Social media has played a large role in shaping our lives, for better or for worse. But for teen girls and trans youth, how has social media, consent and shaming impacted them? In the play, Girls Like That, written by Evan Placey, we’re taken through the evolution of feminist consciousness and modern female friendships in the wake of advancing technology. Throughout the 1 hour and 40 minute play that’s on now at the Tarragon Theatre in Toronto, we’re taken through very real and raw situations which make us have a better understanding of why we must support growing young feminists as they navigate the waters of life.
We sat down with director Esther Jun to ask her about her experiences directing the play, what female friendship means to her and why our young feminists are the future:
Edit Seven: The play deals very intimately with the role of female friendships and how they can be the most important, fundamental relationship of a women’s lives. How have your female friendships shaped you?
Esther Jun: My female friendships are the most dear and formative experiences of my life. I had a lot of close male friends as well, but looking back at my BFF’s through the years, it is the females who: a) I’m still friends with b) and who have literally carried me through my life. They cry with you, laugh with you, call you on your bullshit. They have your back, they understand what you are going through and even though distance and lifestyles have changed they still check in and want to know you are OK. And not just “how are you?” but truly, sincerely want to know how life is treating you and if you are happy. c) They are my role models. They teach me what is possible and how we women have no limits to how much we can endure, carry and love.
E7: Happiness and feminism are so rarely paired together, even though most feminists are hilarious and full-hearted. Why is joylessness still such a go-to insult for women who are politically minded?
EJ: It’s just patriarchal bullshit. Men have always been terrified of strong woman, in any context. Calling us whores, ugly, bitches, joyless the list goes on, are just methods of control and after centuries of misogyny we have internalized it. So now women use this language on each other. We need to embrace our strength and each other and guaranteed, you will be happier.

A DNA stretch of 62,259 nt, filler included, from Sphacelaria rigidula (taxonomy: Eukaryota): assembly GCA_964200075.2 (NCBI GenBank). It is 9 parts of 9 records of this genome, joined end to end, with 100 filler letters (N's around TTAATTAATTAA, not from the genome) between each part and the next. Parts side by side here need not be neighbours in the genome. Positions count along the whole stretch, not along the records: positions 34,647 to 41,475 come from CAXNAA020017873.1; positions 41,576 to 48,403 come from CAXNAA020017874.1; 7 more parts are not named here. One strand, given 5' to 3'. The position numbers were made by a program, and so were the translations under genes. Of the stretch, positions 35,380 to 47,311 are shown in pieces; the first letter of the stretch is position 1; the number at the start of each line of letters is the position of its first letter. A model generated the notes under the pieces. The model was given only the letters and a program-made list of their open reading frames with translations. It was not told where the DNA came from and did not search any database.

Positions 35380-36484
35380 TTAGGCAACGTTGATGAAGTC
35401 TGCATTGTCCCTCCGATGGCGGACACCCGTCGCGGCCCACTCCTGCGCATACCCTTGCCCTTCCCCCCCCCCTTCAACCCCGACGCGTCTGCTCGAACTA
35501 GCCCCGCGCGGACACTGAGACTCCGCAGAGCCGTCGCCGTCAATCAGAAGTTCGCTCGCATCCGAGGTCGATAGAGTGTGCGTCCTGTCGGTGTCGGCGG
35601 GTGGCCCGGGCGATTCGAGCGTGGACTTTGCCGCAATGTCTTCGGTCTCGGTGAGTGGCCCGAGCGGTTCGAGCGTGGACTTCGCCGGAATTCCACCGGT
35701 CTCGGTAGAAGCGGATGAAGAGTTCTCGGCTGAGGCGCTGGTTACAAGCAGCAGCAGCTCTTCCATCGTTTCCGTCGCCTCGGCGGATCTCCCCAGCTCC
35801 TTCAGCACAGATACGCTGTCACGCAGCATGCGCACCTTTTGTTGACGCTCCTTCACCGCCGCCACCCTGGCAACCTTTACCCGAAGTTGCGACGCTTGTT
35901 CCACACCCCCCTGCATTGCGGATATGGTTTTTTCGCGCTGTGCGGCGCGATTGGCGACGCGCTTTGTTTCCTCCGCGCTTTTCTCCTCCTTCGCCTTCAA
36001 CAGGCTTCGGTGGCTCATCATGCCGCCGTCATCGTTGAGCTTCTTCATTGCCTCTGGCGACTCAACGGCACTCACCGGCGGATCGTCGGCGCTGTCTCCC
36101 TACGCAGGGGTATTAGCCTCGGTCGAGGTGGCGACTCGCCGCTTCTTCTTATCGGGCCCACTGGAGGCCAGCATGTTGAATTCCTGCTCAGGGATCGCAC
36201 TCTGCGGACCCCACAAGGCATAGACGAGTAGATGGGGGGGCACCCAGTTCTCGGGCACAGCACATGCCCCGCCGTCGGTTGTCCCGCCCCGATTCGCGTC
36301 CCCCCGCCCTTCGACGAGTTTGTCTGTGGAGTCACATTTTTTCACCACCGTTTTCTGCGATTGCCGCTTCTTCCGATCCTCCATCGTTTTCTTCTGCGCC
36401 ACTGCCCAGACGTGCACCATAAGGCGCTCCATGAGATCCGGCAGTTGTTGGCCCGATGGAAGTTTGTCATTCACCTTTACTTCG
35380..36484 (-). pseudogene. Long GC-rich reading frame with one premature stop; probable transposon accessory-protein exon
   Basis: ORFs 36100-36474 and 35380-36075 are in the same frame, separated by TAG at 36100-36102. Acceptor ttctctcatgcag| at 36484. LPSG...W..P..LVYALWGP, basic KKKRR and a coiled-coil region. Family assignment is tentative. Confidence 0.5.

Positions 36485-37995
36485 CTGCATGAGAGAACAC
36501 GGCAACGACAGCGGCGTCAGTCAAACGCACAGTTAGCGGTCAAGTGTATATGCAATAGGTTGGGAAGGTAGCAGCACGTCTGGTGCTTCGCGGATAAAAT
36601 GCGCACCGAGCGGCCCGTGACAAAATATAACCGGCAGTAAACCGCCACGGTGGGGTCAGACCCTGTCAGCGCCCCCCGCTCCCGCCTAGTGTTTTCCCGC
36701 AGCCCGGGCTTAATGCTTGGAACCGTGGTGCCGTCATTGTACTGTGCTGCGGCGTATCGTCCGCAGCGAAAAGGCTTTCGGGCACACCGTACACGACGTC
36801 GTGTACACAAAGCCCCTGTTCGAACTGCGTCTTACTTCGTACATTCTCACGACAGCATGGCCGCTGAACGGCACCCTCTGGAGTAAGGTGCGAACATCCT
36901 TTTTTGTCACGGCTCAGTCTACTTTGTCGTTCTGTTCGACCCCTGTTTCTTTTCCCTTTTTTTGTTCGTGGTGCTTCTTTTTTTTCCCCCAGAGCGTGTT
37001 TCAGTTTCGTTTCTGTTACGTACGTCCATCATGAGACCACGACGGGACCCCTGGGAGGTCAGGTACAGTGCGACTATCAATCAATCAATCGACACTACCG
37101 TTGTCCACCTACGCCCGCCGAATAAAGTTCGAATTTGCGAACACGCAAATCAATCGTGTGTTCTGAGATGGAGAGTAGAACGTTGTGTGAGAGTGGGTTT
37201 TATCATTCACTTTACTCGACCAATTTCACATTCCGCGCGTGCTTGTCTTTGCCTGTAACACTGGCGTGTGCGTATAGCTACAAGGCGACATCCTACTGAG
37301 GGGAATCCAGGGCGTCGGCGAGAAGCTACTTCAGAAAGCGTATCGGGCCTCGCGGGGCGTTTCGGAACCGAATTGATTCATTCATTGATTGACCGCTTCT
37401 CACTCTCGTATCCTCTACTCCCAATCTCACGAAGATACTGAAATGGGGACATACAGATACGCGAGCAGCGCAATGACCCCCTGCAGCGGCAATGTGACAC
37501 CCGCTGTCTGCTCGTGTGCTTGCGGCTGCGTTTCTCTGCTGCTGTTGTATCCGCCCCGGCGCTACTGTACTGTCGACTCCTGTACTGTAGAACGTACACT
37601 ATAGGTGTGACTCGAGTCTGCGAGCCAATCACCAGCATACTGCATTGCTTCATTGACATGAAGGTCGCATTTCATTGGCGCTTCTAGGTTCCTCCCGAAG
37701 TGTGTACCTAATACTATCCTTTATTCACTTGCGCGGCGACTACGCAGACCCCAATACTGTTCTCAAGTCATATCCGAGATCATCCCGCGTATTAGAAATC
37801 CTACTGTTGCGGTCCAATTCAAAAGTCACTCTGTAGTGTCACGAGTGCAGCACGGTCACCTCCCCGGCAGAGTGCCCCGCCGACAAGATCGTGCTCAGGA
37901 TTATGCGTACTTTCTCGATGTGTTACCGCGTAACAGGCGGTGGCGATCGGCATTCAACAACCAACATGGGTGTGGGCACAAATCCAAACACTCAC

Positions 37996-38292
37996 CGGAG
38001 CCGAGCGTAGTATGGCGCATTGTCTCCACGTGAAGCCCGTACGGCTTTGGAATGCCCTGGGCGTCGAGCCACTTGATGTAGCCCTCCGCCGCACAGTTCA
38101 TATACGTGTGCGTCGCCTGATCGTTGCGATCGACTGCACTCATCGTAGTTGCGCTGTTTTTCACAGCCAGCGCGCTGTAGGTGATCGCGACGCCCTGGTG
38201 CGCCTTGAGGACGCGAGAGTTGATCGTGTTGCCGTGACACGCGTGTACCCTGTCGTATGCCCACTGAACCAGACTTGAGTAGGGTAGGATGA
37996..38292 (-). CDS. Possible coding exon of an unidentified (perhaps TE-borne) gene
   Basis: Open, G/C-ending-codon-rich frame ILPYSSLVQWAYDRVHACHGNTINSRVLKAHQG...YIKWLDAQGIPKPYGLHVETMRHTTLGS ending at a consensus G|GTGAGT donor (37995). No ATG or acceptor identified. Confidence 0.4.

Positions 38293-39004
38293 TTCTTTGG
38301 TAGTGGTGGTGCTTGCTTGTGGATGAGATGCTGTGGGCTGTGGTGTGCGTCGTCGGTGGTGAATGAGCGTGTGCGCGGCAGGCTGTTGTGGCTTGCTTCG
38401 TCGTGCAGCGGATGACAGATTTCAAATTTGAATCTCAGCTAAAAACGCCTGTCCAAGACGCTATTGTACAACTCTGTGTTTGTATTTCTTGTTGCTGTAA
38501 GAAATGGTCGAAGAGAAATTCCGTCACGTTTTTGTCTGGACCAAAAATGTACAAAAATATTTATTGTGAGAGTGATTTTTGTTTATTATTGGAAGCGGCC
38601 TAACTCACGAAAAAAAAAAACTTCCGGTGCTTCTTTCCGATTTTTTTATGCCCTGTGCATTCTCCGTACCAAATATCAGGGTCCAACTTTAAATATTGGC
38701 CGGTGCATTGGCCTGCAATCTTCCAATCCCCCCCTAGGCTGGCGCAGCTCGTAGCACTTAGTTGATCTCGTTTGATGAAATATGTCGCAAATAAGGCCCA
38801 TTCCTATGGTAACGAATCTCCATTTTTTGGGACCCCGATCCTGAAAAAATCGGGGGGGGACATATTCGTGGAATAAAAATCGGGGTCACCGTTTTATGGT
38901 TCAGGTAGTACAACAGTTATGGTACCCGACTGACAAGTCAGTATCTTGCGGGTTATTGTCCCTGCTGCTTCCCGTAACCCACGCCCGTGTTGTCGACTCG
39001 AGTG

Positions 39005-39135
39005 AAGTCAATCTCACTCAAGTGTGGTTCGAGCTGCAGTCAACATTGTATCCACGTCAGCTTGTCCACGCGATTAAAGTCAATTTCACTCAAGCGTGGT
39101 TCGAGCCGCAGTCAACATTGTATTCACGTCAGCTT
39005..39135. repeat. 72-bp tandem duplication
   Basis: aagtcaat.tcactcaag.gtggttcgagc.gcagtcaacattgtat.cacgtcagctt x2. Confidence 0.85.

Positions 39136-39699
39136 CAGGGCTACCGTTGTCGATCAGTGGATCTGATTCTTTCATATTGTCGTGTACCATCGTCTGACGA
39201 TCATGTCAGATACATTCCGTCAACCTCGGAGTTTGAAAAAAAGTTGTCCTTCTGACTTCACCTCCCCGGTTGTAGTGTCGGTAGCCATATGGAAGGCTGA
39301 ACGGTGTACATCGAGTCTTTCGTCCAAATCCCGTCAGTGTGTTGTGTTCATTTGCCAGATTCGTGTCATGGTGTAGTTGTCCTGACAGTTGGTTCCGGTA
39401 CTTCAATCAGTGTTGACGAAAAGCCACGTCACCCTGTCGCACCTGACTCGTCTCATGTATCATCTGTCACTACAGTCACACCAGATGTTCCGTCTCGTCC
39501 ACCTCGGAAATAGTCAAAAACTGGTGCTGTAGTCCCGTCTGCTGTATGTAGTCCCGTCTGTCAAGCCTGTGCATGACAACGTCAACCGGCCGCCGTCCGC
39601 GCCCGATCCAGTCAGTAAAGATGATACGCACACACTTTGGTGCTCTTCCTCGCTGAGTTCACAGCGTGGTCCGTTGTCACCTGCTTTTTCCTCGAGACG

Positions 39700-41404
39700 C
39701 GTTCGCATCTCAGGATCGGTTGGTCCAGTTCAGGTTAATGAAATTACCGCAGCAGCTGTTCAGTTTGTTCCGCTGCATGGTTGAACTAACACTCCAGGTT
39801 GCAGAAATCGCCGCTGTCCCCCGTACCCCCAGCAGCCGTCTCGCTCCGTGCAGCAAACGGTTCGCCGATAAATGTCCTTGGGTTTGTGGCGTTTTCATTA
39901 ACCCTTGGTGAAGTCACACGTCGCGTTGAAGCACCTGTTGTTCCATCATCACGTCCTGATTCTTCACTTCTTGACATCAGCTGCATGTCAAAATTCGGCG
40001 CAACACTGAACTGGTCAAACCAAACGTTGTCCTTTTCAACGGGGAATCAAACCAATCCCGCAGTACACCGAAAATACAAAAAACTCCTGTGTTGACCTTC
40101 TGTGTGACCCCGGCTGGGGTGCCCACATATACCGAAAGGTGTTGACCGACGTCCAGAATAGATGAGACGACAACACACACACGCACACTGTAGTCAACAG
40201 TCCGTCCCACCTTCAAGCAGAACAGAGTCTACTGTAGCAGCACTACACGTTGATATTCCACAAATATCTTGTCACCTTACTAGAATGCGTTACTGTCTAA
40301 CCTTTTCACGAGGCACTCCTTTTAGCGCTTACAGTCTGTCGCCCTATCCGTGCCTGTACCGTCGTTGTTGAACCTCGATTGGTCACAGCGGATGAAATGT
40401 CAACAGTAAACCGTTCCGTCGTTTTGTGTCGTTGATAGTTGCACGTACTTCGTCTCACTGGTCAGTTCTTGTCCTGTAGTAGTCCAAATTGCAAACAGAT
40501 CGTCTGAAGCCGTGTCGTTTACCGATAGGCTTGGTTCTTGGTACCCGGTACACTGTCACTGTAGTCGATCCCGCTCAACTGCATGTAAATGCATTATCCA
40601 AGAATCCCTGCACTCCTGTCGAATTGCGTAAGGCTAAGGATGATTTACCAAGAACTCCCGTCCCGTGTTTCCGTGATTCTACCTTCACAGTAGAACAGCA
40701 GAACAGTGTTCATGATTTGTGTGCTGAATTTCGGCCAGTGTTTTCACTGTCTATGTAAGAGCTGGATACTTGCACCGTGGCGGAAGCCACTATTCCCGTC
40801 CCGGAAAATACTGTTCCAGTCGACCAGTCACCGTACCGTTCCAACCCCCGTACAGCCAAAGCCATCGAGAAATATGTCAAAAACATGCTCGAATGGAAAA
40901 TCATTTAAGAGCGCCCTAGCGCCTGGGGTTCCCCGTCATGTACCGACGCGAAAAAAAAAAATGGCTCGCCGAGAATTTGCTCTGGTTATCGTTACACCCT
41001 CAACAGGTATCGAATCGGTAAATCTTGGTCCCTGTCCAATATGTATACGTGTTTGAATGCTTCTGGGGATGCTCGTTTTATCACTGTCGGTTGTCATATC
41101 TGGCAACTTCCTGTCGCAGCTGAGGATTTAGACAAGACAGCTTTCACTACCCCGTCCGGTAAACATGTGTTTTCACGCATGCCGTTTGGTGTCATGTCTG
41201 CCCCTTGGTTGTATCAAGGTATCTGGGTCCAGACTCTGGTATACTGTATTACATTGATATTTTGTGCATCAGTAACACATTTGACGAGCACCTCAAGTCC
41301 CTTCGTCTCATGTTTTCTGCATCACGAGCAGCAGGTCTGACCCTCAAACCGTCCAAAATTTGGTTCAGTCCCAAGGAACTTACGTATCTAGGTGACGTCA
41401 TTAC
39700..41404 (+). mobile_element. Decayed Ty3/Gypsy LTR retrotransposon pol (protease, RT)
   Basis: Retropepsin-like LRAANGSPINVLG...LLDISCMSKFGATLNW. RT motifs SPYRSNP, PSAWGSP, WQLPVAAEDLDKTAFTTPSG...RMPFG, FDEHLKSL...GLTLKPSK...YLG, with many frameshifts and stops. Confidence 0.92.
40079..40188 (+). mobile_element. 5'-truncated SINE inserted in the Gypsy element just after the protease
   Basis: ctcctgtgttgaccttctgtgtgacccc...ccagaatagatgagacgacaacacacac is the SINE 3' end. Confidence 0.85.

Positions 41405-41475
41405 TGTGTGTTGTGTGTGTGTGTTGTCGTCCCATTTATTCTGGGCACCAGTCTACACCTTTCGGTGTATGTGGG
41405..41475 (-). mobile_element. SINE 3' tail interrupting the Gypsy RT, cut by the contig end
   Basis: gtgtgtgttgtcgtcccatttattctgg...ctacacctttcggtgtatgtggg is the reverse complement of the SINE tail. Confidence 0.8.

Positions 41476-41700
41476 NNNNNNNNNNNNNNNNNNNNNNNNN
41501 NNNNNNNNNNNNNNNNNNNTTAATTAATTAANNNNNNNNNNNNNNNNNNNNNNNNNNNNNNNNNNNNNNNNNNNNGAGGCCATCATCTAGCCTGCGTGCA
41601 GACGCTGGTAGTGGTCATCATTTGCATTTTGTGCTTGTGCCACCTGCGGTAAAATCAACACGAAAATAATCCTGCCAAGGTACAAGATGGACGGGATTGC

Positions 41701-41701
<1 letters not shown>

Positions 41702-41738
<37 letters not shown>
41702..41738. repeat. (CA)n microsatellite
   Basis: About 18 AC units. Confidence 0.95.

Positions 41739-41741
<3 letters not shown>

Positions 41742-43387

E7: Young feminists are coming of age in a tech-focused and tech-literate world and using technology to organize locally and globally. What have you taken notice to and observed of the teen youth of today?
EJ: They have so much access to everything. They can be much more culturally and business savvy and mobilize themselves into action quicker. which makes them stronger, good or bad. They have to grow up a bit faster thanks to all the info BUT I don’t think the teenage brain has changed too much. They are still teenagers, and processing all the info still requires life experience and emotional maturity. I think adults & parents have to be aware of that.
E7: The play, Girls Like That, is very focused on teens who are experiencing many pressures and perils while going through puberty. What do you remember about your teen years and how was it growing up?
EJ: Junior high was a nightmare of desperately wanting to fit in and be “cool” and I was so NOT. But then I really got into alternative music (Smells Like Teen Spirit just came out) fashion and theatre so I had an outlet for not only my angst, but creativity. I found my niche. I was also lucky that I had a great group of friends in high school and a lot of trust from my parents. Of course those years were filled with a lot angst and drama but at least I had good people who helped me through it.
E7: It was recently reported on in Chatelaine that for many teen girls, maintaining their social media accounts can be a full-time job. Why are teens so focused on social media stats and popularity?
EJ: It’s just human basic instinct the need to be loved and validated, which is what popularity basically is- primal instinct to feel desired or loved more than anyone else. To be an alpha. And with teens, as their identity is developing social media is just an extension of that. I don’t think it’s much different for adults actually, other than SOME adults have matured enough not to care as much, or simply have less time to devote to social media as teens (thanks to jobs, rent, bills etc.)
E7: Why did you decide to direct the play?
EJ: I realized early in life that women are the most vicious to each other. I always wondered why that was. When I read the play I instantly recognized everything these girls go through and felt it really addressed that issue of women being harder on other women, which I have never really seen dealt with in a play. It also had an important reminder for all of us- our freedoms and advancements of rights have been hard fought and we should never take them for granted. We still have a far way to go in smashing the Patriarchy. “Us girls, need to stick together.” I also have a 5 year old daughter now, and this is something I would want her to see (ok, not like right now, but if she were 16).
E7: What were some of your favourite moments being in production?
EJ: Everyday in rehearsal with this cast and creative has been my favorite. Their energy, passion and commitment are inspiring and empowering. Women are stronger working together, and this production proves that.
E7: What advice do you have for teen girls and trans youth growing up today?
EJ: High school is only a blip in this glorious adventure of life. There is so much ahead of you if you choose to focus on the good in the world. Do not let others put you down with fear. The world is so vast, so beautiful and full of life go and explore it with curiosity, openness and kindness. Be kind to other. Seriously. It’s so simple but sometimes so hard. And always choose love.
(Story by Contributing Editor, Ama Scriver)